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Eczema types: Neurodermatitis overview


What is neurodermatitis?

Neurodermatitis

What is neurodermatitis?
Neurodermatitis is a type of eczema that begins with an itch. Most people develop one or two itchy patches. Another name for this skin condition is lichen simplex chronicus.

Is it contagious?
No. You cannot catch neurodermatitis from someone. You cannot give anyone neurodermatitis.

Neurodermatitis around an ankle

The more you scratch or rub neurodermatitis, the itchier it often becomes.

Neurodermatitis around the anklebone

Scratching the itchy patch of skin is what causes the rash. This itchy patch often develops on an arm, leg, back of the neck, scalp, or groin area. When it begins in the groin area, it tends to develop on the anus, scrotum, or vulva.

While this patch can be intensely itchy, the itch tends to come and go. Many people say that the patches feel the itchiest when they are relaxing. It’s common for the itch to be most intense right before falling asleep.

Without treatment, the itch can worsen. Some people say the itch wakes them from a sound sleep. If this happens often, the loss of sleep can affect your quality of life.

While the itch may be most intense while you’re relaxed, the condition often begins during an intensely stressful time in life. People often recall feeling stressed out, depressed, or frustrated before the itch begins. Some people say they felt extremely anxious or worried.

Although the itch tends to begin when you feel stressed out, anxious, or worried, it can continue long after these feelings fade away. If you scratch the area frequently, you can develop a skin infection or sores that bleed.

Over time, the repeated scratching will cause the skin to thicken. This is the body’s way of protecting you. The thickened skin bleeds less and develops fewer infections.

While the thickened skin may protect you in some ways, it won’t stop the itch. As the skin thickens, it tends to itch more. Some people may scratch so often that they stop noticing that they’re scratching.

Neurodermatitis rarely goes away without treatment. The goal in treating neurodermatitis is to stop the itch-scratch-itch cycle.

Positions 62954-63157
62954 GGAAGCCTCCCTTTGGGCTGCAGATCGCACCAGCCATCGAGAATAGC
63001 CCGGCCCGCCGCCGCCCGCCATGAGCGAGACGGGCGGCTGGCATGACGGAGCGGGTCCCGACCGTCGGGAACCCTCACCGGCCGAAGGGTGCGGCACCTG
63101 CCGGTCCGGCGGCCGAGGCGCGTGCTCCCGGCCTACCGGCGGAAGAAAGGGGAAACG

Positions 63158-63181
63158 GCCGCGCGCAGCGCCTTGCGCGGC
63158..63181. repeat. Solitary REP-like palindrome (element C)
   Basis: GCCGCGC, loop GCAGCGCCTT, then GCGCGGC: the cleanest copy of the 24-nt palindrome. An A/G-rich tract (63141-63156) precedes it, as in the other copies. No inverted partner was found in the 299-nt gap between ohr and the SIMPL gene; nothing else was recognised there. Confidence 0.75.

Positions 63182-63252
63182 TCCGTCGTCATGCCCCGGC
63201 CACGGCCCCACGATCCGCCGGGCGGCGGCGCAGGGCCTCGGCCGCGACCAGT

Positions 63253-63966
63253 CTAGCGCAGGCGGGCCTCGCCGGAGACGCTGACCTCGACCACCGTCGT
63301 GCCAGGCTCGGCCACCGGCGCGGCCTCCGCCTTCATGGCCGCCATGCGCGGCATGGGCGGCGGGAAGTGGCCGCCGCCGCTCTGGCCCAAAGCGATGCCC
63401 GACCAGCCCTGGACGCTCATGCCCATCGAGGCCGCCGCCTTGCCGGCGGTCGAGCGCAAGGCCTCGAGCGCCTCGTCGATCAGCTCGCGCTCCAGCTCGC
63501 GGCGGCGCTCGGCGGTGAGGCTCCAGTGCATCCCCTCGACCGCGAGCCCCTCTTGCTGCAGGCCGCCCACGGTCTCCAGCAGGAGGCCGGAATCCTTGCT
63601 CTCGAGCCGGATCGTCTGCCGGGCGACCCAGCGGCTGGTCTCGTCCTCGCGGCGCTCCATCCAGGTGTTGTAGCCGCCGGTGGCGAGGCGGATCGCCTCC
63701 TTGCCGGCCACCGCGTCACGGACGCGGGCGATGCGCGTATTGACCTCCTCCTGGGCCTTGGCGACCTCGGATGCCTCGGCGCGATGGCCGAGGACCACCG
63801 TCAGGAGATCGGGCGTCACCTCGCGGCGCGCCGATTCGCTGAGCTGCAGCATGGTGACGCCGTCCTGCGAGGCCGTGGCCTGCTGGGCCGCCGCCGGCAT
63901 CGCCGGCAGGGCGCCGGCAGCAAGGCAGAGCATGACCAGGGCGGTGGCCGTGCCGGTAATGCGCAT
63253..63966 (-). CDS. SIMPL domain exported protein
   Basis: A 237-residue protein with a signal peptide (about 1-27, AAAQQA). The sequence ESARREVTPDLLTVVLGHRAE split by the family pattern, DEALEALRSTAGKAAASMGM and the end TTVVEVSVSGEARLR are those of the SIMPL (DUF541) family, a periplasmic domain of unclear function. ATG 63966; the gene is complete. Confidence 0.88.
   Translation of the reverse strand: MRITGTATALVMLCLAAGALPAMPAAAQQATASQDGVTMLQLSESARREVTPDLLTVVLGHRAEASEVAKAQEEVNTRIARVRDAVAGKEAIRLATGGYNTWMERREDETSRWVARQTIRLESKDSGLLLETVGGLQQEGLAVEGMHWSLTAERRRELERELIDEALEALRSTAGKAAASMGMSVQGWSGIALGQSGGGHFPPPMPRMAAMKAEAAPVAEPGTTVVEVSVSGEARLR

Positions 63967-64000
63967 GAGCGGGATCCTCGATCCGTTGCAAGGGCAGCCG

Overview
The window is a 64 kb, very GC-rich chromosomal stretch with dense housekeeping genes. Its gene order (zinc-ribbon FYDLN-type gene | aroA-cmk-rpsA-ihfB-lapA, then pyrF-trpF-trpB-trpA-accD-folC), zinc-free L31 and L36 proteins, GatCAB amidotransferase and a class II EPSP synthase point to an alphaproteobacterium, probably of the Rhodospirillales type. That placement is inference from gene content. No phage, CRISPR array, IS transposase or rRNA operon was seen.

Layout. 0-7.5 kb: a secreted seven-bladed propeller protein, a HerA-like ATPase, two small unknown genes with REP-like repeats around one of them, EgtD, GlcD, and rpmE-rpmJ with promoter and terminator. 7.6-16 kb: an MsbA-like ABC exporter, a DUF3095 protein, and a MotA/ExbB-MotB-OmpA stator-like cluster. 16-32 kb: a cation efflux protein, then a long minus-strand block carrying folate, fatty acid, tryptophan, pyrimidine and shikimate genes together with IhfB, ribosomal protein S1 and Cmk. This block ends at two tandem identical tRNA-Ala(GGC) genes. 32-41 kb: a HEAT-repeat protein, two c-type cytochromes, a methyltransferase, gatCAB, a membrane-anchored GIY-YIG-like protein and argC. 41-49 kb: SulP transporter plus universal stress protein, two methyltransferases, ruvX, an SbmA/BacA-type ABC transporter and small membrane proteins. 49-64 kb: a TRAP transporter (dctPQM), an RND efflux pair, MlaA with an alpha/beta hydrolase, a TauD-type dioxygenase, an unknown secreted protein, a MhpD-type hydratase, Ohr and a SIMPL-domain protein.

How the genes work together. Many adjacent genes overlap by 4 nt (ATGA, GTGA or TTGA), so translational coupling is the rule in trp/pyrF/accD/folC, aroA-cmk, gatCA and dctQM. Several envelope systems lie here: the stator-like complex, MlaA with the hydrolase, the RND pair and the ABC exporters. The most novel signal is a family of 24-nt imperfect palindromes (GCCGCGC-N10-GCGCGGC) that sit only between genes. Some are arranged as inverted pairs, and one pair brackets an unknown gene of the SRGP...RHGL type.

Because other skin diseases can cause the itch-scratch-itch cycle, it’s helpful to see a dermatologist. Each skin disease requires different treatment.

Signs that you may have neurodermatitis include:

  • Repeatedly scratching or rubbing a few itchy patches of skin

  • Having an itch that interferes with your life, such as waking you up or preventing you from doing certain activities like dating or a favorite sport

  • Developing a rash or sores that bleed

You will find more pictures of what neurodermatitis can look like, along with other signs and symptoms, at: Neurodermatitis: Signs and symptoms.


Image
Image used with permission of the American Academy of Dermatology National Library of Dermatologic Teaching Slides.

References
An JG, Liu YT, et al. “Quality of life of patients with neurodermatitis.” Int J Med Sci. 2013;10(5):593-8.

High WA. “Lichenoid skin eruptions.” In: Fitzpatrick JE, et al. Dermatology Secrets Plus (5th ed.), Elsevier. China, 2016:113.

Juarez MC, Shawn G Kwatra SG. “A systematic review of evidence-based treatments for lichen simplex chronicus.” J Dermatolog Treat. 2020 Mar 6;1-9.

Legat FJ, Weisshaar E, et al. “Pruritus and dysesthesia.” In: Bolognia JL, et al. Dermatology. (4th edition). Elsevier, China, 2018:116-7.

Lotti T, Buggiani G, et al. “” Prurigo nodularis and lichen simplex chronicus.” Dermatol Ther. Jan-Feb 2008;21(1):42-6.

Plaza JA, Prieto VG. “Inflammatory skin conditions.” In: Modern Surgical Pathology (2nd ed.), 2009. p. 1843+.


Written by:
Paula Ludmann, MS

Reviewed by:
Pearl E. Grimes, MD, FAAD
Ivy Lee, MD, FAAD

Last updated: 1/20/21

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